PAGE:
If you had a choice, which conversation would you rather have with your children? The one about the birds and the bees? The one about saying no to drugs? Or the one about them needing to lose weight?
According to a new study by WebMD and Sanford Health called “Raising Fit Kids,” parents find the weight talk most daunting. “Most parents are aware that it’s just a very sensitive subject, and they’re just afraid to,” says Maureen Shannon, a school psychologist with the Nassau County, N.Y., schools, also runs the group discussion for Healthier Tomorrows, a Huntington, N.Y.-based, multidisciplinary weight-management program for children ages 9 to 16.
But even kids who aren’t yet overweight can benefit from discussions about healthy eating.
Experts suggest the following ways parents can bring up the topic in a positive way and encourage their children on the road to better health:
Denial and fear
The biggest reason some parents don’t talk to their kids about being overweight is because they are in denial, according to the study. “When we’re looking at someone we love, we often don’t see them as they really are,” says Dr. Joanna Dolgoff, pediatrician and a child obesity specialist who runs the Red Light, Green Light, Eat Right program with nine locations on Long Island.
You can determine with black-and-white numbers whether your child is at a healthy weight, says Susan Bartell, a Port Washington, N.Y., psychologist specializing in fitness, body image and weight loss for kids and teens and a WebMD contributor. Plug your child’s height, weight and age into a BMI calculator — you can find one at apps.nccd.cdc.gov/dnpabmi. If your child is in the 85th to 95th percentile, he’s overweight; 95 to 99 is obese; above 99 is morbidly obese, Dolgoff says.
Some parents also worry that bringing up the topic might trigger an eating disorder. “Eating disorders are very, very complicated,” Bartell says. “They don’t come from you having positive conversations with your child about eating better.”
Starting the conversation
“How should parents talk to children about weight? In a nutshell, very delicately,” Shannon says. Though it may seem counterintuitive, don’t focus on the scale. “When you weigh kids, they get fixated on the number,” Bartell says. Instead, talk to all your children about a family effort to be healthier, the experts interviewed say.
“You want to make sure you use the word ‘we,’’” Dolgoff says. “Even if you are a thin parent, you might not have the best eating habits in the world. Even thin children shouldn’t be eating cupcakes every day. Even thin people get heart attacks and strokes. I would not give one kid a cupcake and one kid a carrot stick.”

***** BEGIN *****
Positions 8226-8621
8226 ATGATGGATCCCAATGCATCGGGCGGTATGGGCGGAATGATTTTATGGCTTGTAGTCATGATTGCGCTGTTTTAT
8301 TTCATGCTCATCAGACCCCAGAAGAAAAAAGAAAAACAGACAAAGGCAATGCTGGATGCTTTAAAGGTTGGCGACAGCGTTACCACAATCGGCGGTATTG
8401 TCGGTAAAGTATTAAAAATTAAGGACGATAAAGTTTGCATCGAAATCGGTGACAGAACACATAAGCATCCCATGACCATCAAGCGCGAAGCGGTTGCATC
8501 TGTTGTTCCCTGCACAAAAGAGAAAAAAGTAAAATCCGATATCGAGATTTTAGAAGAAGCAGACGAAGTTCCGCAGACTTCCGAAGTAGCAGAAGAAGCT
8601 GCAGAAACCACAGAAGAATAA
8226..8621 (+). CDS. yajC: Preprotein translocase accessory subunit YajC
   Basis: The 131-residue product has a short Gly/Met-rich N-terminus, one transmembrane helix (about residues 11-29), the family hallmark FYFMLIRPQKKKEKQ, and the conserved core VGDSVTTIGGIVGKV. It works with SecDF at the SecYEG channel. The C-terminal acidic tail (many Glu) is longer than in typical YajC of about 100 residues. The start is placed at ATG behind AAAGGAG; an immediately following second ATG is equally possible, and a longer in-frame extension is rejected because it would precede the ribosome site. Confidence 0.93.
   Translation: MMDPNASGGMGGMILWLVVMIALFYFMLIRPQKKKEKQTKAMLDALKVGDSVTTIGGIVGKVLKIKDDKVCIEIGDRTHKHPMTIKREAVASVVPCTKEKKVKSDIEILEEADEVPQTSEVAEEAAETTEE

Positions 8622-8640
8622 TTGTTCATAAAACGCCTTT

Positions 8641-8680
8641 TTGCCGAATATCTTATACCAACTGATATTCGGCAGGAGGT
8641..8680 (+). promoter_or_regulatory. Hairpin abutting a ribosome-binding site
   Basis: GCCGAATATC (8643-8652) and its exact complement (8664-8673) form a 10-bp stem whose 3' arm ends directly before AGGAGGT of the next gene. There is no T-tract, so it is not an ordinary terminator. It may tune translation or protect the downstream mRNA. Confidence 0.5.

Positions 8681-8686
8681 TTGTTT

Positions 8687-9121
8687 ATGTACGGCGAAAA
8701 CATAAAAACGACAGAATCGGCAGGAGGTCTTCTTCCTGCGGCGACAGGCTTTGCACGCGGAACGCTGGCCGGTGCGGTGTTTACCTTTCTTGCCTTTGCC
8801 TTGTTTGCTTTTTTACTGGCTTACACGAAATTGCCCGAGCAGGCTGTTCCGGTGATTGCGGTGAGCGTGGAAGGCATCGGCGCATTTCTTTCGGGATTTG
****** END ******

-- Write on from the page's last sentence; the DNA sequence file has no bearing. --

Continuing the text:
Don’t make it a sit-down talk, but rather incorporate an ongoing discussion into different moments of your life, the experts advise. You do need to give the kids a heads up that things will be changing, Dolgoff says. “Don’t all of a sudden say, ‘We’re having vegetables instead of French fries today,’ without telling them why. They get angry,” Dolgoff says. You’ll need to be a role model and adopt healthier habits as well.
Turning talk into action
When the kids ask yet again to go through the drive-thru, don’t yell, but be firm. “Say, ‘We’ve been eating a little too much fast food lately.’ Suggest going home to whip up something from the fridge,” Bartell says.
Go slowly. “If you make fast changes, your kids will rebel,” Bartell says. Try substituting a bowl of fruit instead of a calorie-laden dessert. Bring the kids to the grocery store to show them labels and explain why one food choice is healthier. Prepare a meal together, Shannon suggests.
“I like to praise habits, not weight loss,” Dolgoff says. “Say, ‘How great that you chose low-fat cheese over the brownie for a snack,’ versus ‘Wow, you lost five pounds.’”
While the federal Centers for Disease Control recommends 60 minutes of activity for kids daily, Dolgoff says she’s more realistic, encouraging 45 minutes four times a week. Some kids exercise only in gym class. “That’s just not enough,” Shannon says.
Exercising is more than just getting on the treadmill. Choose a family activity, such as biking or hiking, which also encourages bonding, Shannon suggests. And cut down screen time to carve out time to play.
Make sure your child is getting at least nine hours of sleep, Bartell says. When they’re tired, they won’t exercise and are more likely to turn to comfort food, she says.
Don’t have children “diet.” Kids need a range of nutrients, and they don’t need drastic calorie reduction to start losing, Bartell says. If you make them diet, they’ll sneak food and binge at friends’ homes, she says.
Never reward with food, Bartell says. “The reward is you start to feel good, you feel more energetic.”